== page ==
Stocks Climb as Ambac, MBIA Keep Ratings

Stock prices rallied Monday as Standard and Poor's affirmed the AAA rating of bond insurers Ambac Financial Group and MBIA. Investors feared a downgrade of the bond insurers' ratings could trigger the forced selling of bonds, leading to more losses for troubled banks.

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STEVE INSKEEP, host:

Another kind of insurance has been in the news in recent weeks. Bond insurance companies are in the spotlight because of their involvement in messy mortgage securities. And now, in a new development that's calming Wall Street - for the moment - two of the nation's biggest bond insurers have managed to hold onto critical top marks from a credit rating agency Standard & Poor's.

NPR's Wendy Kaufman has more.

WENDY KAUFMAN: Years ago, bond insurers such as MBIA and Ambac mostly guaranteed that cities and states paid off their bond holders. Not a very risky business. But in recent years the bond insurers started to guarantee complex securities backed by home mortgages. And, as we all know, there've been lots of defaults by homeowners. The bond insurers have had to pay out large sums, and they're likely to face additional defaults in the future.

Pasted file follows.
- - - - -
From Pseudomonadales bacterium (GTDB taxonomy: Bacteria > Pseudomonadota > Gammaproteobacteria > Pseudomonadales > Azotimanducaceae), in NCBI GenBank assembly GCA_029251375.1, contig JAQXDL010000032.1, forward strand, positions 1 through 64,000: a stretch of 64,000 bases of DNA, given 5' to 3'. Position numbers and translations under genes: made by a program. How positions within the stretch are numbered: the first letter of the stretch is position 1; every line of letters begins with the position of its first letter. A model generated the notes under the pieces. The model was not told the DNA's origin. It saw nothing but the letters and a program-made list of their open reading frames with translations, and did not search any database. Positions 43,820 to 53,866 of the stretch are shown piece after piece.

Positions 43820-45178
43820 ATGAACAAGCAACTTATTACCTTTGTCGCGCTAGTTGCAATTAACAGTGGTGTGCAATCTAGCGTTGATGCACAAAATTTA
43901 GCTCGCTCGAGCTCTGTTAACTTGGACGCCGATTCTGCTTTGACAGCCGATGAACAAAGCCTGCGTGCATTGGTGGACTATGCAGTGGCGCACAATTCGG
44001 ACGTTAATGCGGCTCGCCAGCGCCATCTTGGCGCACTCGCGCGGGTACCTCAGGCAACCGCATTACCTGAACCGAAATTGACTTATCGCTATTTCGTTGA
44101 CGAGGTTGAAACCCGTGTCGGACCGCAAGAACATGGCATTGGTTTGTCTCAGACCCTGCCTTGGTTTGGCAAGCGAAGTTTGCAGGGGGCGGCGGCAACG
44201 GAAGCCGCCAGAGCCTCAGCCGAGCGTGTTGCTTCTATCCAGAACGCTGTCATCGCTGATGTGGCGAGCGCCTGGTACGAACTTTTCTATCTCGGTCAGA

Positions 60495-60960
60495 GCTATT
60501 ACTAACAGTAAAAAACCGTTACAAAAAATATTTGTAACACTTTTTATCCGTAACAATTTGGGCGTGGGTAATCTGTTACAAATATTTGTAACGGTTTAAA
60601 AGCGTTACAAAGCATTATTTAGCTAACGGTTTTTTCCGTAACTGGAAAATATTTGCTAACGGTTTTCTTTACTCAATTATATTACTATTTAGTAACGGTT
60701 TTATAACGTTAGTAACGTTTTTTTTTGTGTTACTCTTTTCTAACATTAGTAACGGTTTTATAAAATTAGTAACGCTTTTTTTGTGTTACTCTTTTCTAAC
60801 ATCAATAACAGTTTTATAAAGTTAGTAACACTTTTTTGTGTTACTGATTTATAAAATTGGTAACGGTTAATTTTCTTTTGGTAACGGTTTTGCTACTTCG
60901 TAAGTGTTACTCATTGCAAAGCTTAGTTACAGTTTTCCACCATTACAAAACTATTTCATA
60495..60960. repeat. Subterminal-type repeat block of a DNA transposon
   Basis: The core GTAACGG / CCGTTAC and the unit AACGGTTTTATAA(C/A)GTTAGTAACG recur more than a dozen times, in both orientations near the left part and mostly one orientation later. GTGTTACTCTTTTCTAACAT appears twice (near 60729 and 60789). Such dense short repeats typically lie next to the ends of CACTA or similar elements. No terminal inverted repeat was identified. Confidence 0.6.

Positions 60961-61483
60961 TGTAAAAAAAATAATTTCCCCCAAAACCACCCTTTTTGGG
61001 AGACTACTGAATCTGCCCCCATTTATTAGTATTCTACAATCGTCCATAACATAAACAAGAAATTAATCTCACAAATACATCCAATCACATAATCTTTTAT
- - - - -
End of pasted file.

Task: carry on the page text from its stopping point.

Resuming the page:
But on Monday, Standard & Poor's said it had concluded that even under very pessimistic scenarios MBIA and Ambac could pay off on their guarantees. Thus, the two firms retained their coveted triple A ratings.

Hayne Leland, a professor of finance at the University of California-Berkeley explains.

Professor HAYNE LELAND (Finance, University of California-Berkeley): It's a reflection of the fact that they either have recently achieved or are likely to achieve in the near future additional infusions of equity which basically provide additional reserves to back up their insurance.

KAUFMAN: But the triple A ratings came with some reservations. While MBIA was removed from credit watch, Ambac was not and will continue to be carefully monitored for a possible downgrade.

Still, the fact that these industry giants retained the highest rating calmed investors, who had worried that downgrades could trigger a vicious cycle, a fore-selling of bonds, leading to more losses for the big banks and increased credit costs for consumers, city government and others.

Wendy Kaufman, NPR News.

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